When difficult biological questions are tackled by creative experts in physics, what can result? Images of great beauty, accessible for anyone to appreciate, that also offer rich information on fundamental life processes, and rewarding new paths for analysis and insight.
These are spermatocytes from the crane fly, Nephrotoma suturalis. This image was generated using a Nikon Microphot SA equipped with a liquid crystal universal compensator, a so-called LC-PolScope (Cambridge Research and Instrumentation, Woburn MA). Credit: Rudolf Oldenbourg/MBL
This leading edge of interdisciplinary collaboration in microscopy will be explored in "Innovations in Imaging: Seeing is Believing," Saturday, February 16, 1:30-4:30 PM at the AAAS Annual Meeting in Boston.
The panel will feature three physicists and three biologists, several of whom are affiliated with the Marine Biological Laboratory (MBL) in Woods Hole, Mass., a leading center for innovation in biophysics and biological imaging (see list below).
"We are beginning to understand the basis for cell organization at unprecedented spatial and temporal resolution through the creative application of fundamental physics to microscopy," states session organizer Amy S. Gladfelter of Dartmouth College and MBL. "This symposium will help motivate the next phase of interdisciplinary approaches to advance the visualization of life, from the scale of a single molecule to the whole organism."
The data collected in biological images, Gladfelter notes, not only bring insight to basic cell processes, but can also be used for medical purposes (to diagnose a metastasizing cancer or microbial infection, for example, or to screen chemical libraries for new pharmaceuticals).
"These images also bring us to a beautiful world beyond the grasp of our normal senses," Gladfelter states. "In this way microscopes give us beauty and [biological or medical] application, often in the same image."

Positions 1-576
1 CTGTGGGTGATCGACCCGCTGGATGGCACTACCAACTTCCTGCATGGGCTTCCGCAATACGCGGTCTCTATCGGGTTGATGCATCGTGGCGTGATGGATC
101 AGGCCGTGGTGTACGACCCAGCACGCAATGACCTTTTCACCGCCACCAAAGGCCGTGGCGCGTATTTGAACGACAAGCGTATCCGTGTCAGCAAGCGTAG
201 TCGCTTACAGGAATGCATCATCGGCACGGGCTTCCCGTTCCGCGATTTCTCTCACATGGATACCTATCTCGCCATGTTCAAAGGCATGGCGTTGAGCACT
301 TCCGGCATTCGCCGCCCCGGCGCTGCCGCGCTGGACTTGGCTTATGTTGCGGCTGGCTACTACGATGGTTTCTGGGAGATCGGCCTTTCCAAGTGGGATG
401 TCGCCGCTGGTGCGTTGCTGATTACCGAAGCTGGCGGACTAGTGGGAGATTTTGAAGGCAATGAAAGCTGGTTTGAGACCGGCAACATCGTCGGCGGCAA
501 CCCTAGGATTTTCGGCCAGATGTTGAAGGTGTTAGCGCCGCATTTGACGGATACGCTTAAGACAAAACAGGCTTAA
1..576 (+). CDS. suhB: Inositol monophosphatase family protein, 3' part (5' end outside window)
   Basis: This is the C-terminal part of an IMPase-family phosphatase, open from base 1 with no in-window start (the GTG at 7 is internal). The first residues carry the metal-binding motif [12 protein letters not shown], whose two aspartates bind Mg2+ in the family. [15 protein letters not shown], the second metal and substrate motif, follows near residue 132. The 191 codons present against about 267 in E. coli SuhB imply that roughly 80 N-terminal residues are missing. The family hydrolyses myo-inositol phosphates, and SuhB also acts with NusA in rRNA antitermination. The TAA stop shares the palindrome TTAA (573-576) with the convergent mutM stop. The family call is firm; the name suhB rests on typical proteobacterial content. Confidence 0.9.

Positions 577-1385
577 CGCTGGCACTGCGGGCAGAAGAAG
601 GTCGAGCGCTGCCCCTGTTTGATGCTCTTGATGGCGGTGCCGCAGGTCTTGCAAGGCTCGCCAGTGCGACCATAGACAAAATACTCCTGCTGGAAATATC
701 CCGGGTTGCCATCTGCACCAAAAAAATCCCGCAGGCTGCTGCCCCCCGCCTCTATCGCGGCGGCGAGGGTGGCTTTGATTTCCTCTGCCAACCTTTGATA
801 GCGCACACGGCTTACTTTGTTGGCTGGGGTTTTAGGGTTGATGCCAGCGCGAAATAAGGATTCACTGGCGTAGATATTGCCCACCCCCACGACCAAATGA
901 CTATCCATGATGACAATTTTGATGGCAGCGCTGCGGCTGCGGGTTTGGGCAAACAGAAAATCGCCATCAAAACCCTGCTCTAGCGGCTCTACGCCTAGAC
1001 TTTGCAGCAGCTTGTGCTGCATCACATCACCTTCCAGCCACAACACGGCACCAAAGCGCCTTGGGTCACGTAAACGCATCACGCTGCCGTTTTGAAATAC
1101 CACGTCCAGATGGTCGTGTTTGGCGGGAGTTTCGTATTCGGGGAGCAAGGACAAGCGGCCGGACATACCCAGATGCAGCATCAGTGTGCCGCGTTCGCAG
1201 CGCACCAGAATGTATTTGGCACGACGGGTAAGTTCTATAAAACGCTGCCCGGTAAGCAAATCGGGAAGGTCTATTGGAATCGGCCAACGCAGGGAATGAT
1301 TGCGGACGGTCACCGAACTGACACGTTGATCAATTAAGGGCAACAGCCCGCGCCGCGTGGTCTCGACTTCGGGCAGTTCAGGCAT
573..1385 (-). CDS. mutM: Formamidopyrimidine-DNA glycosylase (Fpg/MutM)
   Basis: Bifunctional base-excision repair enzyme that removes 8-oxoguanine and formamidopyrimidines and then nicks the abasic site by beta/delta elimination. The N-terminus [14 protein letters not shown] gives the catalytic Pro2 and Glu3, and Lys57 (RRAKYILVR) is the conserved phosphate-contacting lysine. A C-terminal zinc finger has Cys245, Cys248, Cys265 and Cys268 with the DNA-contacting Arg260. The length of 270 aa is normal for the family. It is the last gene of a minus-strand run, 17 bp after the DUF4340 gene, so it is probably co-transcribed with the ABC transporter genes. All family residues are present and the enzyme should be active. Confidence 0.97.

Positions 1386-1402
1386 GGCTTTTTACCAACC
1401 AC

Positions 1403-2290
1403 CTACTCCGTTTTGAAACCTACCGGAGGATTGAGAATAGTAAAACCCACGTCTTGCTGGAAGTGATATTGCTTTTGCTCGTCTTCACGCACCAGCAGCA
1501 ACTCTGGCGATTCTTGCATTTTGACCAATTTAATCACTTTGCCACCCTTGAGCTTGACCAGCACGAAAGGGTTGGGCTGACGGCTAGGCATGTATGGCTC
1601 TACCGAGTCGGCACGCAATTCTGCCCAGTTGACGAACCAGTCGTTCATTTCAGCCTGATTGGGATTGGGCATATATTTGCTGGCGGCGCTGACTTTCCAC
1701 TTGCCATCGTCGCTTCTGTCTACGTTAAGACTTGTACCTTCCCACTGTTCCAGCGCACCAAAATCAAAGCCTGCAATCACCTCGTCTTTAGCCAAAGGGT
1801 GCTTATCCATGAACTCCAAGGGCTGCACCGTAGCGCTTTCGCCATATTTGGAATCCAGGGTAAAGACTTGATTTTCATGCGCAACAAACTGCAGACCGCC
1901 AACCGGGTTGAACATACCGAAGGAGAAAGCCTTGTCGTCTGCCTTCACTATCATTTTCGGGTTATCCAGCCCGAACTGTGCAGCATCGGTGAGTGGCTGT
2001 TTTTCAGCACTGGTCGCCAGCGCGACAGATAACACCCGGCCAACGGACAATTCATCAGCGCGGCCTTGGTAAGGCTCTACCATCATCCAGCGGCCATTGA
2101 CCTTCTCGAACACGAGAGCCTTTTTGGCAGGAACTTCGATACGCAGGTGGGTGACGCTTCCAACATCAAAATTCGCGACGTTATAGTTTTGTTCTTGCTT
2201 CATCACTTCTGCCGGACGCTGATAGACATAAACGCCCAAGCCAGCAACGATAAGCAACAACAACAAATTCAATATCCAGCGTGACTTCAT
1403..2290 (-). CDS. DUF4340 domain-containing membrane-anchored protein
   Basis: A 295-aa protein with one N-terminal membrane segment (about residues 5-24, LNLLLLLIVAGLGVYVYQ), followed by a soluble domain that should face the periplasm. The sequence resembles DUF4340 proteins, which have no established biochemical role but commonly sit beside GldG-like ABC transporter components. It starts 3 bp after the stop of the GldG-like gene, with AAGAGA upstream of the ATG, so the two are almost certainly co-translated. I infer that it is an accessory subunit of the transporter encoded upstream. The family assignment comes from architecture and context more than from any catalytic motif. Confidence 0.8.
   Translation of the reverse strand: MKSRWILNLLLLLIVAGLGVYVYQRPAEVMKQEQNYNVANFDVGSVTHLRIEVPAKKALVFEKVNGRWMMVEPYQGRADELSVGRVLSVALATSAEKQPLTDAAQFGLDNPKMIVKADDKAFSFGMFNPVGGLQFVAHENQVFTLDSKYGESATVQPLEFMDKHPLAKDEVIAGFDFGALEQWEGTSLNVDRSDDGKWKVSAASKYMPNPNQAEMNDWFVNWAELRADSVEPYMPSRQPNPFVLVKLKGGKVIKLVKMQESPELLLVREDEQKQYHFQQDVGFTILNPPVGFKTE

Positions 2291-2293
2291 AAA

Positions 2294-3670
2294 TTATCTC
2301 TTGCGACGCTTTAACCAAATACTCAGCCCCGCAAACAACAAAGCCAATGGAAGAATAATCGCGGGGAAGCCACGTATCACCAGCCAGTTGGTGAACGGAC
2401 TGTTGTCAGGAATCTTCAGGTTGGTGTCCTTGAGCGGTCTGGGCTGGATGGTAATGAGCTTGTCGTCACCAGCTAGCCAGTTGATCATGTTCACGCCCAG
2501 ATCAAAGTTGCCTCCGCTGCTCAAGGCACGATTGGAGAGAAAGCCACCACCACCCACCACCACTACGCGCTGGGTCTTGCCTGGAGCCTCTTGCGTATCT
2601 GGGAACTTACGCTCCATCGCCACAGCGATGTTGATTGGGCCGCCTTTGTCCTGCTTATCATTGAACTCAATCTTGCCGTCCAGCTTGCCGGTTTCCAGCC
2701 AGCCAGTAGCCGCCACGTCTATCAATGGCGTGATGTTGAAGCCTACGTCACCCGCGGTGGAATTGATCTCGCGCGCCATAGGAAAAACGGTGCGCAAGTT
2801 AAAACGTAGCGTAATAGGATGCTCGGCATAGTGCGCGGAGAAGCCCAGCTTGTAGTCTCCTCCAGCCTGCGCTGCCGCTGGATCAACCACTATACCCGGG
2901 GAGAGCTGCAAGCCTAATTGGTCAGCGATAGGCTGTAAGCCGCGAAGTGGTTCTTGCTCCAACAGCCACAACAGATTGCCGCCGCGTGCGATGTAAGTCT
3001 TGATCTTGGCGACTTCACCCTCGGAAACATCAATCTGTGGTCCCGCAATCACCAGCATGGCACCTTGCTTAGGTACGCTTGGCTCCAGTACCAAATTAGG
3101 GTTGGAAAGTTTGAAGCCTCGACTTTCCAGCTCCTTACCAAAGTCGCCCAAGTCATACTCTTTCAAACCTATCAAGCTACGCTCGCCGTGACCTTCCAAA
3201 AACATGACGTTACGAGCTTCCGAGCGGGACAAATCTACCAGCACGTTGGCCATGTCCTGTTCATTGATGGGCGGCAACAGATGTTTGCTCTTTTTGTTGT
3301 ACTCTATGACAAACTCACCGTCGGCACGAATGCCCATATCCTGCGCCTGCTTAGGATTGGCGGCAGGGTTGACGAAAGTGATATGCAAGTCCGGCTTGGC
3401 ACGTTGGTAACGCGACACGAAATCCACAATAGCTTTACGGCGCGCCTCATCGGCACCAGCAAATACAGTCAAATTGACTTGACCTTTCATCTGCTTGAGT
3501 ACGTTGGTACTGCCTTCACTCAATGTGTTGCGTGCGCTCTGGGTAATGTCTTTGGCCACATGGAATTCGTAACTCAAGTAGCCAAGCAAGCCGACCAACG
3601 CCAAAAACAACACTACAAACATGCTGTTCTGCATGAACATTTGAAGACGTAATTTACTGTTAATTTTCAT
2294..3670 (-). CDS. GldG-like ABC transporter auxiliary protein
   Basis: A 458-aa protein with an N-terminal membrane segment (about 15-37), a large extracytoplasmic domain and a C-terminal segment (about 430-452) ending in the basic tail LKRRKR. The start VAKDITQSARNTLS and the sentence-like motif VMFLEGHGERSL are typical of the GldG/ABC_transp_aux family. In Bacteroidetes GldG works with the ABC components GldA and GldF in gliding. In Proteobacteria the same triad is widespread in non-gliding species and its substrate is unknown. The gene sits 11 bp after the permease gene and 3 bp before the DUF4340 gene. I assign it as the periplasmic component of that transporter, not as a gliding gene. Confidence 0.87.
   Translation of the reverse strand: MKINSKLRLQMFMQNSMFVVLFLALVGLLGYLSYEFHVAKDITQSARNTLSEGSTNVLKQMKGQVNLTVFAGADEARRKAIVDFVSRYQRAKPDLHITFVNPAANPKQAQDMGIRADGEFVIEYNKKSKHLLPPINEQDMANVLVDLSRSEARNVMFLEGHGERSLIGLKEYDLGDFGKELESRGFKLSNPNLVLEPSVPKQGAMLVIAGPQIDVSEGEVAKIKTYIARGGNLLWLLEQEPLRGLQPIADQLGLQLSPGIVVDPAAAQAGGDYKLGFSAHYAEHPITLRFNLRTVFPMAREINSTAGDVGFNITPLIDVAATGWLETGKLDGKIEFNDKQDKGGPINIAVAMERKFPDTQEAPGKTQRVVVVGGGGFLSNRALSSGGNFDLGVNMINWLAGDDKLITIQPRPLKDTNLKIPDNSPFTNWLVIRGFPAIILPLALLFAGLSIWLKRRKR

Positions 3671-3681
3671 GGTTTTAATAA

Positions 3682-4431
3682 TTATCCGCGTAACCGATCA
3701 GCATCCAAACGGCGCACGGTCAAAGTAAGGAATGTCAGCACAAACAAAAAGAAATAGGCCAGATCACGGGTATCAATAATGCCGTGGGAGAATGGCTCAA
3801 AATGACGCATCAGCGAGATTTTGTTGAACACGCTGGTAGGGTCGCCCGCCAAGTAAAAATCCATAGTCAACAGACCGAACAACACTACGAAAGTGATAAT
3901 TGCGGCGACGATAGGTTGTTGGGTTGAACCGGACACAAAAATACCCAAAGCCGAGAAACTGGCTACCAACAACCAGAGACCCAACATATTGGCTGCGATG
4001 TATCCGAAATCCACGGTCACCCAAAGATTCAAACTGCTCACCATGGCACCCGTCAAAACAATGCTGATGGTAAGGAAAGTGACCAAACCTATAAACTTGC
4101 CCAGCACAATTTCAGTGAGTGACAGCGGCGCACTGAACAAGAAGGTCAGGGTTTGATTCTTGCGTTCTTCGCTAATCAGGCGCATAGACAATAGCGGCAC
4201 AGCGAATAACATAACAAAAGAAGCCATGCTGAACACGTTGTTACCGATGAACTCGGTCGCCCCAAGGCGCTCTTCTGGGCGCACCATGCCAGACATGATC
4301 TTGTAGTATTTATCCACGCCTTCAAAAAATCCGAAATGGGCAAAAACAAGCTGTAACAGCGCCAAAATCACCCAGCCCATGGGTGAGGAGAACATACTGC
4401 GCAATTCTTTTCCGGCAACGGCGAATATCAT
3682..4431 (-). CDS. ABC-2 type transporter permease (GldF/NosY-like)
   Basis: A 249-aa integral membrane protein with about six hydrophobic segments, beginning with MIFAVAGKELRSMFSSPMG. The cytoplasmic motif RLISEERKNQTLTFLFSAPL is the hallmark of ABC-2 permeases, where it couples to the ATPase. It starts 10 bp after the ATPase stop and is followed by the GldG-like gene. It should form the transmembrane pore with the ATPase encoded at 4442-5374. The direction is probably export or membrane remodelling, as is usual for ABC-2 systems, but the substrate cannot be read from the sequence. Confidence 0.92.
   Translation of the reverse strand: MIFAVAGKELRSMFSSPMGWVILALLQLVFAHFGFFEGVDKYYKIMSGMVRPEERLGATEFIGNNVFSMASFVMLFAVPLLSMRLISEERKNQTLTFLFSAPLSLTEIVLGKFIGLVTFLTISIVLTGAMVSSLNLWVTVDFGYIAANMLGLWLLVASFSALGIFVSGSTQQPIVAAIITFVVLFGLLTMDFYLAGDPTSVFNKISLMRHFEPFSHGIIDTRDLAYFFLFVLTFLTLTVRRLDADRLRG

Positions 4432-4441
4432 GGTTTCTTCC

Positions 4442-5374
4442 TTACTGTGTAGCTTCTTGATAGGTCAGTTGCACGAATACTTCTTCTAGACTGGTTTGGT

The capacity of microscopes to reach beyond the senses is well appreciated by MBL Senior Scientist Rudolf Oldenbourg, who will address "New Frontiers in Polarized Light Microscopy for Live Cell Imaging" in this session:
"Polarization is a basic property of light that is often overlooked, because the human eye is not sensitive to polarization. Therefore, we don't have an intuitive understanding of it and optical phenomena that are based on polarization either elude us or we find them difficult to comprehend," Oldenbourg states.
"Like most scientific instruments, the polarized light microscope translates polarization effects so they can be perceived by our senses, in this case by our eyes, and makes them amenable to quantitative and analytical analysis. At the MBL, we are developing polarized light imaging techniques … that clearly reveal the otherwise invisible dynamics of single molecules and molecular assemblies in organelles, cells, and tissues."
Other talks in the session will include:
"Navigating the Dynamic Cell"
Jennifer Lippincott-Swartz (National Institutes of Heath/MBL Physiology Course)
"Imaging Three-Dimensional Dynamics in Cells and Embryos"
Eric Betzig (Howard Hughes Medical Institute/MBL Physiology Course and MBL Neurobiology Course)
"Structured Illumination and the Analysis of Single Molecules in Cells"
Rainer Heintzmann (King's College, London)
"Imaging Single Cells in the Breast Tumor Microenvironment"
John Condeelis (Albert Einstein College of Medicine)
"Single Molecule Imaging in Live Cells"
Amy S. Gladfelter (Dartmouth College/MBL Whitman Investigator)